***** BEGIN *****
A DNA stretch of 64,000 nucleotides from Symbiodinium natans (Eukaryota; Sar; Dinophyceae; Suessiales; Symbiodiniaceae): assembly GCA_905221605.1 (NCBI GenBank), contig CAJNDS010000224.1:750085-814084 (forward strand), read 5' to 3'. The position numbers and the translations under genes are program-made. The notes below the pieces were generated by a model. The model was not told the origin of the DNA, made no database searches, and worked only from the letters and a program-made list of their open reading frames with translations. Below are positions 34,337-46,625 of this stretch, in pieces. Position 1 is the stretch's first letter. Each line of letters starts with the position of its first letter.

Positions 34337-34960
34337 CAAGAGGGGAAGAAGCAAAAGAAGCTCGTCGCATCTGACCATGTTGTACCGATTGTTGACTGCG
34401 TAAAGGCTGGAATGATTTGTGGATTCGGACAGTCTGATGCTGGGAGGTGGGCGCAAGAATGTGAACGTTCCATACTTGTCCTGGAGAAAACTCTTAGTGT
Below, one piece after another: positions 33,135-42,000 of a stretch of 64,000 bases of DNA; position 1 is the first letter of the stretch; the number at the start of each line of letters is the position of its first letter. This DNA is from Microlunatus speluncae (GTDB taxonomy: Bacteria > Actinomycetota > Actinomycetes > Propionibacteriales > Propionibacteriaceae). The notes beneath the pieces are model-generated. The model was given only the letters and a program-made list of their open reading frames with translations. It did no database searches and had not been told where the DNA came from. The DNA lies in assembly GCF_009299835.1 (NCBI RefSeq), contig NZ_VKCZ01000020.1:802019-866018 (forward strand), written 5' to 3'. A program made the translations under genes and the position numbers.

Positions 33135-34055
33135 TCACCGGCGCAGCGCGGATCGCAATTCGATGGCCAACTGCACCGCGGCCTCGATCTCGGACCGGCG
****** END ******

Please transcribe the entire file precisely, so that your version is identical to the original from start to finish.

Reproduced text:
A DNA stretch of 64,000 nucleotides from Symbiodinium natans (Eukaryota; Sar; Dinophyceae; Suessiales; Symbiodiniaceae): assembly GCA_905221605.1 (NCBI GenBank), contig CAJNDS010000224.1:750085-814084 (forward strand), read 5' to 3'. The position numbers and the translations under genes are program-made. The notes below the pieces were generated by a model. The model was not told the origin of the DNA, made no database searches, and worked only from the letters and a program-made list of their open reading frames with translations. Below are positions 34,337-46,625 of this stretch, in pieces. Position 1 is the stretch's first letter. Each line of letters starts with the position of its first letter.

Positions 34337-34960
34337 CAAGAGGGGAAGAAGCAAAAGAAGCTCGTCGCATCTGACCATGTTGTACCGATTGTTGACTGCG
34401 TAAAGGCTGGAATGATTTGTGGATTCGGACAGTCTGATGCTGGGAGGTGGGCGCAAGAATGTGAACGTTCCATACTTGTCCTGGAGAAAACTCTTAGTGT
Below, one piece after another: positions 33,135-42,000 of a stretch of 64,000 bases of DNA; position 1 is the first letter of the stretch; the number at the start of each line of letters is the position of its first letter. This DNA is from Microlunatus speluncae (GTDB taxonomy: Bacteria > Actinomycetota > Actinomycetes > Propionibacteriales > Propionibacteriaceae). The notes beneath the pieces are model-generated. The model was given only the letters and a program-made list of their open reading frames with translations. It did no database searches and had not been told where the DNA came from. The DNA lies in assembly GCF_009299835.1 (NCBI RefSeq), contig NZ_VKCZ01000020.1:802019-866018 (forward strand), written 5' to 3'. A program made the translations under genes and the position numbers.

Positions 33135-34055
33135 TCACCGGCGCAGCGCGGATCGCAATTCGATGGCCAACTGCACCGCGGCCTCGATCTCGGACCGGCG